As it turned out, the fact that Cotton’s doubts may have been colored by his anti-China bias, or that others took his hypothesis too far, was irrelevant to the question at hand. And the media’s uber-confident proclamation of a fake consensus when the science was nowhere near settled did real harm, delegitimizing public health authorities and further eroding trust in science.
Why did otherwise smart, judicious, and well-intentioned journalists and scientists react so virulently – and, indeed, unscientifically – to the lab-leak hypothesis? Two words: politics brain.
The political environment was exceptionally charged back then. Partisan polarization had divided Americans into tribes bitterly pitted against each other. Citizens were constantly bombarded with conflicting information, and whether something was accepted as true or false depended as much or more on who it came from than whether it was actually true.
So when a vocal China hawk representing a political party hostile to science and comfortable with conspiracy theories raised questions about the prevailing narrative, the natural instinct of many in mainstream media was to push back. Because many of those who publicly raised questions about the virus’s origins were bad actors, the act of raising questions itself became an act of bad faith. That’s what politics brain does to us: It clouds our judgment and supercharges cognitive biases like groupthink, mood affiliation, and motivated reasoning.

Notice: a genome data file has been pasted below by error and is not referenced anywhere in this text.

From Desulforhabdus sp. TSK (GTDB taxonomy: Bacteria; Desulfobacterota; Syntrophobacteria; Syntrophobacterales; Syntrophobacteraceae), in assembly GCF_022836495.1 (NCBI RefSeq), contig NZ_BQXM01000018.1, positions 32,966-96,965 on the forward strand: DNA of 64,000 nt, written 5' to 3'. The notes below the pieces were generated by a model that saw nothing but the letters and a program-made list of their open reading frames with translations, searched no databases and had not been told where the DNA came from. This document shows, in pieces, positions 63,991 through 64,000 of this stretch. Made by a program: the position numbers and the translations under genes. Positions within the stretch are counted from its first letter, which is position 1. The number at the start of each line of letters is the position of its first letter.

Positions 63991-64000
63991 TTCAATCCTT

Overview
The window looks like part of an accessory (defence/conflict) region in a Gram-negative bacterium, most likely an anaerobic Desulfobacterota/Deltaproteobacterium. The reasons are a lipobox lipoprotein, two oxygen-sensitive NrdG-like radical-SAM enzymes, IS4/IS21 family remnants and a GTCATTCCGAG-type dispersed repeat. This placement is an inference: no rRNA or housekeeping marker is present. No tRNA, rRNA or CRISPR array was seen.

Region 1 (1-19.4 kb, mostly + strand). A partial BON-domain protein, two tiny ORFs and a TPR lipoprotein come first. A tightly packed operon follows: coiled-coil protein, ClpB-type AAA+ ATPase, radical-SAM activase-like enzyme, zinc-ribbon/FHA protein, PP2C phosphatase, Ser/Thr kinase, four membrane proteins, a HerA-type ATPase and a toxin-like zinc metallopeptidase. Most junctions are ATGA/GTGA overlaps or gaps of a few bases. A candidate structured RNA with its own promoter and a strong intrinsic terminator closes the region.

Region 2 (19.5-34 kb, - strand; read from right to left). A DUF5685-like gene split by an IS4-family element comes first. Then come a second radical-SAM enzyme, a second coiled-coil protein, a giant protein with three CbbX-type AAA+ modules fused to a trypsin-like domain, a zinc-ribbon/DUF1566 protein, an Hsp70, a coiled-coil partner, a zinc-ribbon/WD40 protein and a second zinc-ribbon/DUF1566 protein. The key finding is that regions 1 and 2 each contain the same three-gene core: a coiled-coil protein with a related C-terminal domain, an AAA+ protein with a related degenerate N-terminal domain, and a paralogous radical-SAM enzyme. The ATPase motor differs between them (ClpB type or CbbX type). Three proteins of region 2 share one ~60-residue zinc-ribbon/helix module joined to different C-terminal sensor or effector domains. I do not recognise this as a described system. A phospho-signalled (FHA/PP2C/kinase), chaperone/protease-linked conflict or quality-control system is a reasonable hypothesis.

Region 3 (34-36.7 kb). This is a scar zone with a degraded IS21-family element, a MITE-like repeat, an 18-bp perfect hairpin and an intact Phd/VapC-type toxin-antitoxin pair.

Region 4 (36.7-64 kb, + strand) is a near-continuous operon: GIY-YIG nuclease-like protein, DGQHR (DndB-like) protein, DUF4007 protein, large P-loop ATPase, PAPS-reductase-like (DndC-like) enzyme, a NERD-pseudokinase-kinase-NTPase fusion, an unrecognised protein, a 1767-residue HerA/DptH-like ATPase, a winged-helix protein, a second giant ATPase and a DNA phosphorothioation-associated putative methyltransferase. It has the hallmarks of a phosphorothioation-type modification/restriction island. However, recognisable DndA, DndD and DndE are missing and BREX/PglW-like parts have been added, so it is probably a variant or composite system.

There’s another lesson here. Yes, parts of the media and the scientific community were biased. Bias is human. Bias is inevitable. I can live with bias. But the bigger problem was the misplaced confidence.
One thing that annoyed me about Dr. Fauci – who I’ve gotten to know a bit and consider a dedicated public servant – was how certain he came off in some of his early communications on questions that he obviously wasn’t certain about. Now, people don’t like uncertainty, and science is hard. Sometimes it needs to be simplified for the public to understand. Fauci didn’t want to cede any ground that the anti-science crowd could exploit to sow doubt. I get that.
But all that false certainty ends up doing is delegitimizing science at a time when trust in objective truth and institutions of knowledge is at historic lows. It’s genuinely better to treat people with respect, explain the nuances, say “I don’t know” when you don’t know, and hope they’ll get it. That goes for the pandemic’s origins, vaccine effectiveness, long COVID, climate change, and many other areas of scientific inquiry.
When it comes to science, just … follow the science.